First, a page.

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You can tell if a bond is ionic or covalent based on the atoms present. Ionic bonds are bonds between a metal and nonmetal whereas covalent bonds are bonds between two nonmetals. Knowing this, you can determine whether a bond is ionic or covalent.
The difference is their electronegativity. If the electronegativity between the two atoms is more than 2.5, the bond is ionic. If the electronegativity between the two atoms is less than 1.5, the bond is covalent. Between 1.5 and 2.5, the bond has ionic and covalent components.
An electronegativity difference of more than 2.5 indicates that the bond is ionic. An electronegativity difference less than 1.5 indicates that the bond is covalent. An electronegativity difference between 1.5 and 2.5 indicates that the bond has ionic and covalent character.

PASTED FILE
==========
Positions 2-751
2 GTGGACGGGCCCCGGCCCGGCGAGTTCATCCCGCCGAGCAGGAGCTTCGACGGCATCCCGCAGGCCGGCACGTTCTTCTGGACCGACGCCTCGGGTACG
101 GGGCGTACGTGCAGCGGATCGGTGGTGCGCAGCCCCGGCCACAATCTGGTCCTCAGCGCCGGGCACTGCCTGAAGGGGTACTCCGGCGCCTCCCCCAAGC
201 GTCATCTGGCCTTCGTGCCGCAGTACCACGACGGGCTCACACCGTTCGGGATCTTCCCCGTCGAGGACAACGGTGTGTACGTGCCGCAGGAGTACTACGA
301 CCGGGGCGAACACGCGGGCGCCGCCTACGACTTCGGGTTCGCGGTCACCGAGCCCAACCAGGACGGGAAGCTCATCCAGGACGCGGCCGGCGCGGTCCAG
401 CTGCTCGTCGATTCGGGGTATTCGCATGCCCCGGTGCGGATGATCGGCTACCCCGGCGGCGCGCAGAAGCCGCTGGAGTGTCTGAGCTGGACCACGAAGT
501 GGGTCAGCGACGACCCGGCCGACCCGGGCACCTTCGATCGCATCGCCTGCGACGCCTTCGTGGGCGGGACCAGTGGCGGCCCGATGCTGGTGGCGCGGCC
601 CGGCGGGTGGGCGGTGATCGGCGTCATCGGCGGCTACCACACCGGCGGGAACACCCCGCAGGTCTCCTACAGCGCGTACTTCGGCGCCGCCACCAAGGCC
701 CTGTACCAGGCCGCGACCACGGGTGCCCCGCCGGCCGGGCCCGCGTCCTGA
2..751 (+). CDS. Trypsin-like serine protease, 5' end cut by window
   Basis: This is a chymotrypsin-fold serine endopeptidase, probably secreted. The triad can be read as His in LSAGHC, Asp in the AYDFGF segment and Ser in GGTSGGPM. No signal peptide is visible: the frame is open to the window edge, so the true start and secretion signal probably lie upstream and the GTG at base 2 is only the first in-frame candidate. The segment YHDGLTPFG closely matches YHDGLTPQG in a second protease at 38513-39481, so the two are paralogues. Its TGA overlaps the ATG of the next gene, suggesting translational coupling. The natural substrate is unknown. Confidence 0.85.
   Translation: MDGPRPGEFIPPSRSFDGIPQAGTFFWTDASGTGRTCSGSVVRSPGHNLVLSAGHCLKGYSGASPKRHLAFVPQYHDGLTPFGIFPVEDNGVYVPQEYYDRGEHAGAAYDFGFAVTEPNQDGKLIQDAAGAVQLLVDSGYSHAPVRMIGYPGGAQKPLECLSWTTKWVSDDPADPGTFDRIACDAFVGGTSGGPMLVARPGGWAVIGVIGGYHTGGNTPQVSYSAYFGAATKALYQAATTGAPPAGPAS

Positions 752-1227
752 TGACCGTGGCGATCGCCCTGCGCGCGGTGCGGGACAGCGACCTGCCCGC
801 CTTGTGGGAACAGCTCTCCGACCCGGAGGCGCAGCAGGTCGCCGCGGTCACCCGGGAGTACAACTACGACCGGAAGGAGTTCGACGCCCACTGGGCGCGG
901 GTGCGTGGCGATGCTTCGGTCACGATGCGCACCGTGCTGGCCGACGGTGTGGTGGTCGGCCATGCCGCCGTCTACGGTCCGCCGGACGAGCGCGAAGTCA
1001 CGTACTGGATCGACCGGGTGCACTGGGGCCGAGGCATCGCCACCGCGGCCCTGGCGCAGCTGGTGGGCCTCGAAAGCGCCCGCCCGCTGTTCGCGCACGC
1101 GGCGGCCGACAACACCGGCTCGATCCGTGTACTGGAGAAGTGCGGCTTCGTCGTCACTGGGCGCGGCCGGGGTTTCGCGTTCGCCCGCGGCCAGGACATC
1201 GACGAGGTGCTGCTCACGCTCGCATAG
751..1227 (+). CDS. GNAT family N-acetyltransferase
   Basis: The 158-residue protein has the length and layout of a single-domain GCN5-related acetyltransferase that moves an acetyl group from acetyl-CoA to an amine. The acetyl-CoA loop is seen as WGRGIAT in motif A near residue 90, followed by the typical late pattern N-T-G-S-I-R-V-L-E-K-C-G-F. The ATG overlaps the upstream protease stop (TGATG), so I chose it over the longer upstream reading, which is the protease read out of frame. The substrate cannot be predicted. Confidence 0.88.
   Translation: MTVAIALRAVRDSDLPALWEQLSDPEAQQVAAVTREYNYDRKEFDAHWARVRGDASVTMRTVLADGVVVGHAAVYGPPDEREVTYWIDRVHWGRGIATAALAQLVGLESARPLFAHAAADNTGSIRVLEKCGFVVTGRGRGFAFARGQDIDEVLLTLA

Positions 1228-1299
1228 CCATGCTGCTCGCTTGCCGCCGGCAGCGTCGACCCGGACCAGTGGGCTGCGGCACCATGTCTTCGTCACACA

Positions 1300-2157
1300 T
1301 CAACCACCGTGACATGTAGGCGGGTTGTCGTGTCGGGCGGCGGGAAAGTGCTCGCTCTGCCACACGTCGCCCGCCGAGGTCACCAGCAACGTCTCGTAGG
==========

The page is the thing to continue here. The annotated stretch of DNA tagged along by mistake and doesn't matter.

Ionic bonds are usually between a metal and a nonmetal. Covalent bonds, on the otherhand, are typically between two nonmetals. Another way to differentiate is by looking at the electronegativity difference. If the electronegativity difference is greater than 2, then it is an ionic bond. If the electronegativity difference is less than 1.5, then it is a covalent bond.
A main distinction between covalent and ionic bonds are that ionic bonds are between a metal and nonmetal. Covalent bonds are between two nonmetals. Additionally, the EN difference for ionic bonds are greater than 2.5 and lower than 1.5 for covalent bonds.
Donavin Collins 3B wrote:How can you tell if a bond is ionic or covalent?
ionic bonds are generally between metals and nonmetals and covalent bonds are between nonmetals. However, the bond type is ultimately determined by the electronegativity difference between the two atoms.
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